→it means “tough girl”, or a woman having characteristics or behavior considered typical of a boy.
(Méi kàn chūlái, nǐ háishì ɡe nǚ hànzi, zhème zhònɡde zhuōzi dōu bān de dònɡ.)
I did not see that you are a tough girl who could move such heavy desk.
10. 你行你上 (Nǐ xíng nǐ shàng)
→Chinglish means “you can you up”.
It means that “if you’re so good, you do it!” Or “put up or shut up!”
(Nǐxínɡ nǐ shànɡ ā, shuō zhème duō ɡàn má.）
Put up or shut up.
11. 键盘侠 (Jiànpánxiá)
→it means “clicktivist”.
(Bié lǐnà xiē jiànpánxiá de huà, méi yìsi.)
Leave those words to the clicktivists, because they make no sense.
12. 正能量/负能量 (Zhènɡ nénɡliànɡ/Fù nénɡliànɡ)
→It refers to someone or something dispersing positive influence or emotion.
(Tā shìge chōngmǎn le zhèng néngliàng de rén.)
He is a positive man.
→It refers to someone or something dispersing negative influence or emotion.
(Wǒ bù xiǎng kàn zhè bù diànyǐng le, lǐmiàn chōngmǎn le fù néngliàng.)
I don’t want to watch this movie anymore, because it is filled with negative emotion.
13. 男神/女神 (Nánshén/Nǚshén)
→which means “god/goddess”, or “Dream guy/muse”.
(Xiǎo lǐzi shìwǒ de nánshén, dà mówánɡ shì wǒde nǚshén.)
Leonardo DiCaprio is my dream guy, while Cate Blanchett is my muse.
(小李子 is the Chinese nickname for Leonardo DiCaprio;大魔王 is the Chinese nickname for Cate Blanchett.)
14. 也是醉了(Yě shì zuì le)
→Literally speaking, it refers to “being drunk”
Colloquially, it means someone loses the will to scold or complain of somebody or something.
(Wǒ dōu ɡàosu tā zěnme zuò le, jūrán hái xiě cuò le, wǒ yě shì zuì le.)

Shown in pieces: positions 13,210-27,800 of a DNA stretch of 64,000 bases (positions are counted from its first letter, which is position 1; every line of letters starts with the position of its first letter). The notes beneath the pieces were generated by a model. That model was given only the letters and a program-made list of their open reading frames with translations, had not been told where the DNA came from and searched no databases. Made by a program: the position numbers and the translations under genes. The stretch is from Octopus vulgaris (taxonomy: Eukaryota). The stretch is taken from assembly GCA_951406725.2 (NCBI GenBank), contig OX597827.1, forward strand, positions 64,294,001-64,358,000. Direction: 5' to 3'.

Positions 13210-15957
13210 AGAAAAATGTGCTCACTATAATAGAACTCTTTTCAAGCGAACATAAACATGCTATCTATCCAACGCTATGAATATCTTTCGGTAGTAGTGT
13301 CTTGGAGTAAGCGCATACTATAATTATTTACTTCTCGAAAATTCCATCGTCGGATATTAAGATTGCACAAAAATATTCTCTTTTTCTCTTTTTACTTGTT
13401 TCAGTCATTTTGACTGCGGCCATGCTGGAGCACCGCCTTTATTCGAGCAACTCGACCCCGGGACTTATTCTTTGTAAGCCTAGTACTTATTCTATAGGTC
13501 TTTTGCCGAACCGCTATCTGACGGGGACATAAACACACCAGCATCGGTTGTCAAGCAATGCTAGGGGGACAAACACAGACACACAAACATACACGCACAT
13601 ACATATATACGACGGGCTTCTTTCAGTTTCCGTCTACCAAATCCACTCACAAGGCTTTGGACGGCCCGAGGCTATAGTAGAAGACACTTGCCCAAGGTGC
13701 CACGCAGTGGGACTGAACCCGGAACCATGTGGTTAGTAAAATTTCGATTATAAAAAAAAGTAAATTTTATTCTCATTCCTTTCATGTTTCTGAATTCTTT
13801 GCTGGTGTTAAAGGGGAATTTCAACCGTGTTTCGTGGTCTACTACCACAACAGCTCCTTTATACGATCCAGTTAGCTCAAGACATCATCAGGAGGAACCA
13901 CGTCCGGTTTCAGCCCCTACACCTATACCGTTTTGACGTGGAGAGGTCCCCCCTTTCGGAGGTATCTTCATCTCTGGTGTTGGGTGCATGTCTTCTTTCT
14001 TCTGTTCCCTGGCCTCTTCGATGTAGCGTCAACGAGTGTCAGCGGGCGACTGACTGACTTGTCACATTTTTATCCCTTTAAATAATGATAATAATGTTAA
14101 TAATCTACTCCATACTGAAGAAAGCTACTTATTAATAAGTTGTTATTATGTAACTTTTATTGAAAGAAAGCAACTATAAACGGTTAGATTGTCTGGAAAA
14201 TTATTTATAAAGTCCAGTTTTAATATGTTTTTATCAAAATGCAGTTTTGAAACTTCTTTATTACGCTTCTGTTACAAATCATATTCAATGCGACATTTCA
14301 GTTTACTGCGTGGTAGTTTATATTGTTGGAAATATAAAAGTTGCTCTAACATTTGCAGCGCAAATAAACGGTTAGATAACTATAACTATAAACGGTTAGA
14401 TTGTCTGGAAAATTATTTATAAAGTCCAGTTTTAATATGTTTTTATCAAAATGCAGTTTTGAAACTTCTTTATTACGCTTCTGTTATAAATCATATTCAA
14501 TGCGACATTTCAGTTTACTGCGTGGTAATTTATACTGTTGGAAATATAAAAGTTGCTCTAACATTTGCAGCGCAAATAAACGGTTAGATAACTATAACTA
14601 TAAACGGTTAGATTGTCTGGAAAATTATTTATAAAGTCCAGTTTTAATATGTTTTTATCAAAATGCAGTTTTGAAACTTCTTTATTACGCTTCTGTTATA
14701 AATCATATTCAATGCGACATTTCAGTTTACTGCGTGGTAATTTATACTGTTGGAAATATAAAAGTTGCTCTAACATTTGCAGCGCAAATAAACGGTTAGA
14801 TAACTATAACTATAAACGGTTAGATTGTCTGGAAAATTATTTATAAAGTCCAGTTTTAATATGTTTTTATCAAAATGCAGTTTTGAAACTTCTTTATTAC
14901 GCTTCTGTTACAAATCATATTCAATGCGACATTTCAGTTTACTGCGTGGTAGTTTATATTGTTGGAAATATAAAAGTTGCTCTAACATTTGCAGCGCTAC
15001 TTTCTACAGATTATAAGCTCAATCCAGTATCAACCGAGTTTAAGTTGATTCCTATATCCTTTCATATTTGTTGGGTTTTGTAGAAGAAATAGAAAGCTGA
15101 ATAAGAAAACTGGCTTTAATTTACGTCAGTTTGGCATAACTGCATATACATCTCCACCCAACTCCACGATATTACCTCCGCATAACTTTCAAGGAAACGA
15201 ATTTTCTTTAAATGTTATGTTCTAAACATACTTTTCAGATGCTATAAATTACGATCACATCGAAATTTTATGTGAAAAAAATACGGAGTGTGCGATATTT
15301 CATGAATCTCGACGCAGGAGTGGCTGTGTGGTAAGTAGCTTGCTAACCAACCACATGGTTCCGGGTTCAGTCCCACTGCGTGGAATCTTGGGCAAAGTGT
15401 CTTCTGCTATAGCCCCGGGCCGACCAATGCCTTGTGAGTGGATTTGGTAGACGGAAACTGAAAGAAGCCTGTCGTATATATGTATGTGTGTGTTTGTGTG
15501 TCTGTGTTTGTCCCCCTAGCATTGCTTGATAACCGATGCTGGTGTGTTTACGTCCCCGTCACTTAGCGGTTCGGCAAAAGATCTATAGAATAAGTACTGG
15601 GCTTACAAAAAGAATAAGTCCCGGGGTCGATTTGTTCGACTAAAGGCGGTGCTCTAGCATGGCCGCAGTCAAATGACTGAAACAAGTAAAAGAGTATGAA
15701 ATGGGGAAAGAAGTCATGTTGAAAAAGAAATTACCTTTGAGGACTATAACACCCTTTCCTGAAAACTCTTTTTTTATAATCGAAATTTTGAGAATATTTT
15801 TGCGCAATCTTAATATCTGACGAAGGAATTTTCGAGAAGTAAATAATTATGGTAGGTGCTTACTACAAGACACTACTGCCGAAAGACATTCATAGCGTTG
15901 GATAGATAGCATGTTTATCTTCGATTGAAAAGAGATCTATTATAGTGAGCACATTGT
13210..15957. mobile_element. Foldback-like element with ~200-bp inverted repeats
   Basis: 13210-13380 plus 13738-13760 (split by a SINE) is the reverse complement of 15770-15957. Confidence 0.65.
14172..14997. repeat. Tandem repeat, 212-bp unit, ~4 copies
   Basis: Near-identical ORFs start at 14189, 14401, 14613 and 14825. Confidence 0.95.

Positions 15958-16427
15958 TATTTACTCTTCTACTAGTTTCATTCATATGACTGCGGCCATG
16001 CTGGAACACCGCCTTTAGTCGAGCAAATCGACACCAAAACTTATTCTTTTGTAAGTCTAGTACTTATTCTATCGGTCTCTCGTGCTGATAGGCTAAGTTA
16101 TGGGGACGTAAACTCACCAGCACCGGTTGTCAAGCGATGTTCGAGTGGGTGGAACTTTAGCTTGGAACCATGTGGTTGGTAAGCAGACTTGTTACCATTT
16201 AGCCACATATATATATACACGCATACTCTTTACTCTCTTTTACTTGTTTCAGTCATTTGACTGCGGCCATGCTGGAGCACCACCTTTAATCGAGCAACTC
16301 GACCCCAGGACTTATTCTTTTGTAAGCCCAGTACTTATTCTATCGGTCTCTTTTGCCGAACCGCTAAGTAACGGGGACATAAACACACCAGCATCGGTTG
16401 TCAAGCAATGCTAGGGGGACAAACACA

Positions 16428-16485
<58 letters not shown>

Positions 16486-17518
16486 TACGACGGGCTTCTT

I have told him how to do it, but he still writes it wrong, which leaves me no more will to scold him.
→Literally speaking, it is a shortened form for the medical condition, “myocardial infarction”.
Colloquially, it means to “feel suffocated or stifled.”
(Tīnɡle tā de huà, wǒ zhēn de juéde hěn xīnsāi.)
After hearing his words, I really feel suffocated.
16. 吃土 (Chītǔ)
→Literally, it means to “to eat dust”.
Colloquially, it means “to be very poor”.
(Wǒ bú qù ɡuànɡjiē le, wǒ zuìjìn dōu yào chītǔ le.)
I don’t want to go shopping because I have been very poor recently.
17. 戏精 (Xìjīng)
→Colloquially, it refers to a “drama queen” or an “attention whore”.
(Shēnbiān yǒu yìqún xìjīnɡ pénɡyou zhēn de shì huì rànɡ rén bēnɡkuì.)
Having a group of attention whores around me is driving me crazy.
18. 撕 (Sī)
→Literally, it means to “to tear”.
Colloquially, it means “to have a beef or be irritated with somebody”.
(Nà liǎnɡ wèi mínɡxīnɡ yòu kāi sīle.)
Those two stars are starting to have a beef with each other again.
19. 补刀 (Bǔ dāo)
→Literally, it means to “amend the knife”.
Colloquially, it means that when someone is in an embarrassing situation or has already been hurt by someone else through language, one makes him feel more embarrassed or hurt through language again. This was derived from the “DOTA” game term “Last hit”.
(Nǐnénɡ bu nénɡ zhènɡjǐnɡ diǎn’r, wǒ xiànzài xīnqínɡ bù hǎo, nǐ hái bǔdāo.)
Are you serious? I’m in a bad mood right now, and you’re still giving me another shock?
20. 套路 (Tàolù)
→Originally, it refers to “a series of skills and tricks in martial arts”.
Colloquially, it means “a strategy”, “trickery” or something that is “all planned out.”
(Nà xiē ɡuǎnɡɡào dōu shì tàolù, nǐbié xìn.)
Those ads are all planned out, don’t believe them.
(Rénshēnɡ yào duō diǎnr zhēnchénɡ, shǎo diǎnr tàolù.)
Life needs more sincerity and less trickery.
These are just 20 of the more popular Chinese slang words. Memorize and practice using them, and your language skills will surely sound more natural. Using slang is a great way to not only express yourself more clearly, it is also a great way to understand the Chinese culture. The fact that there are slang words to express ideas means that they are important to those who are speaking it.